Collection Progression

In the spring of 2000, I’d been to France with my girlfriend at the time and she gently nudged me into trying out fountain pens.  I’d started with a fairly inexpensive one.  But I didn’t catch on with it.  A few years later, my interest was reawakened when I stumbled across a fountain pen made by PILOT, called the Vanishing Point.

Pilot VP Black Carbonesque

I got one in Black Carbonesque, as shown.  Amazingly innovative fountain pen.  Sure looked very modern… but then I later learned this was but one of many earlier iterations that began back in the 1960’s, previously called a Capless pen.  Rivera Pens has an enormous Capless Compendium Index that’s well worth a look.  I would later acquire a few of those earlier variants of the Vanishing Point (Capless) pen.

Not long after this point, I managed to find a few on-line forums to support the new habit and discover other people sharing the same interest.  The Fountain Pen Network became my “place to go” for anything pen related.  I got so involved, I even became a moderator and then an administrator for a few years.  But then like any hobby, interest begins to wane and other life priorities take precedence.  Around 2012, I’d dropped off from fountain pen collecting after amassing a pretty sizable collection, mostly focused on Japanese brands like PILOT, Platinum, and Sailor, plus a few German brands like Montblanc, Pelikan, rOtring and LAMY.

NOTE: I’d previously written some fountain pen reviews that I’d hosted on a different site, but will eventually migrate those here.

As a side pathway to collecting fountain pens, I’d managed to pick up some ballpoints and mechanical pencils along the way.  Most fountain pen makers will produce companion writing instruments of the same styling as a matched set, so it’s often encouraging to pick up some of those as well.  PILOT made particularly impressive efforts to produce high quality mechanical pencils that would often be priced fairly close to fountain pens.  In the resale market, they wouldn’t garner nearly as high a resale value, but it was no indication of lesser quality.  A particular motif that attracted me a lot was the stainless steel striped series, in black or silver stripes.  I was compelled to pick up a silver striped mechanical pencil to go with my Pilot Custom fountain pen and rare MYU silver stripe fountain pen.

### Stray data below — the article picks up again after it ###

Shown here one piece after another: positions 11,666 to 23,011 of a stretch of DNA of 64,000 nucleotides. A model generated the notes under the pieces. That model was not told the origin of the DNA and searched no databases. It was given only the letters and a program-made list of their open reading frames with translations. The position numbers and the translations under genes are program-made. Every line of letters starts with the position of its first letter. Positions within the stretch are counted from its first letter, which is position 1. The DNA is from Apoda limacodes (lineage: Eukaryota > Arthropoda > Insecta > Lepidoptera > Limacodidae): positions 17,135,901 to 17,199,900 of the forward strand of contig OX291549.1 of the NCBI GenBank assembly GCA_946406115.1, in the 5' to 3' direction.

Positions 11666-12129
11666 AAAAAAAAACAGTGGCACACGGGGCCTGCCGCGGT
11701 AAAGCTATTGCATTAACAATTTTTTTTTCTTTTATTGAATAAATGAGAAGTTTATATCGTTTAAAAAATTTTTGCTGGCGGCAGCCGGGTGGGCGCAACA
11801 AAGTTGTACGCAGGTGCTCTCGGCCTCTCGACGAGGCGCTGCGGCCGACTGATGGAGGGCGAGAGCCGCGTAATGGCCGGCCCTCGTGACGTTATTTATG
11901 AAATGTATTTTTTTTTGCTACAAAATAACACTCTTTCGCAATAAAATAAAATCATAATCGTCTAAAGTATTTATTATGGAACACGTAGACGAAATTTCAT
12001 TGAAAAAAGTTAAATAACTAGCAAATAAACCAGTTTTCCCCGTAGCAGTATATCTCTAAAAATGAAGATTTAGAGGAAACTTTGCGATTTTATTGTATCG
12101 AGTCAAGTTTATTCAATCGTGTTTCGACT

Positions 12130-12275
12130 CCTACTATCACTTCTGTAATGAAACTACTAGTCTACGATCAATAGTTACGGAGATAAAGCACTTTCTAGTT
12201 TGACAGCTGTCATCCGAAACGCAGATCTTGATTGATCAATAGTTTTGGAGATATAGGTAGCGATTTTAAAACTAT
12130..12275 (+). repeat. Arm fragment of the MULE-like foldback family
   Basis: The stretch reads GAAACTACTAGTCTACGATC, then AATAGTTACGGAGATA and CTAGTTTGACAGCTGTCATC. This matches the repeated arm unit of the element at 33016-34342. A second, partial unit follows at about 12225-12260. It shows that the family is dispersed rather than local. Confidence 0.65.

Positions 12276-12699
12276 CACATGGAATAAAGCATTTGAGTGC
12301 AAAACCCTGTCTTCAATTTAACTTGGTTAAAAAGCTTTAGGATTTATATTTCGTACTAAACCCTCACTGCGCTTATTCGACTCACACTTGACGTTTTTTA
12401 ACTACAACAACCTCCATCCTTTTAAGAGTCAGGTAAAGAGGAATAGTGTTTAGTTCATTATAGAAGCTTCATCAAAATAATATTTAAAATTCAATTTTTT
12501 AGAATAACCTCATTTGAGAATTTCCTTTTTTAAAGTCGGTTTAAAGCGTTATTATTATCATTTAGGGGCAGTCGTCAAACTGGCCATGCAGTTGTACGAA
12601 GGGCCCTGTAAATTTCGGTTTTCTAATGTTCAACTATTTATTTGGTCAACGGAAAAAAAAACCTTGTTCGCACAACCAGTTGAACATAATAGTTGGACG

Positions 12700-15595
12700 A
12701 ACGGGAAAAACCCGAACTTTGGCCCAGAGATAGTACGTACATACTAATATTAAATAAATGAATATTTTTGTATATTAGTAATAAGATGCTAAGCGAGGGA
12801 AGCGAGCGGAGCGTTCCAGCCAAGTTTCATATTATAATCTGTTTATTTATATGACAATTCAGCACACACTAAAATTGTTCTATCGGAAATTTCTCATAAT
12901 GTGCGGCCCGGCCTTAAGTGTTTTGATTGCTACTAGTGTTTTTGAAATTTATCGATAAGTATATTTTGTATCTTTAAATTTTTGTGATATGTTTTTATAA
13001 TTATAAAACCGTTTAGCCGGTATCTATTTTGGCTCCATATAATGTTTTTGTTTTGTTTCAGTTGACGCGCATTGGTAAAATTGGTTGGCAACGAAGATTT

Pilot-MP-SS_100_6650

The all steel construction on the outside continued on the inside as well. Really impressive quality.  This style of mechanical pencil was designed primarily for general writing.  I would later discover that there is a whole other half to mechanical pencils, namely those used for technical drawings and drafting.  It’s on that end where some writing instrument companies took mechanical pencils to a whole new level.  The Japanese were especially passionate about mechanical pencils, more so than anywhere else.  While their most successful brands (such as PILOT, Pentel, Uni-Mitsubishi), produced many export models, there were always some models made only for the Japan Domestic Market (JDM).  It was a way to make a nod to the Japanese culture that they would have something special, not available to foreigners.  Some magnificent pencil models would be created, remaining mostly unknown to anyone outside of Japan.  This went on from the 1970’s up through the 1990’s, when into the early 2000’s the priority of mechanical pencils changed (mainly due to widespread computer use).  Gradually the very high end mechanical pencils were no longer being produced.  The impetus was to produce affordable mechanical pencils to students, mathematicians, and artists.  So companies started to focus on innovative features, such as lead rotation, greater lead protection, and a rekindling of fully automatic feed mechanisms.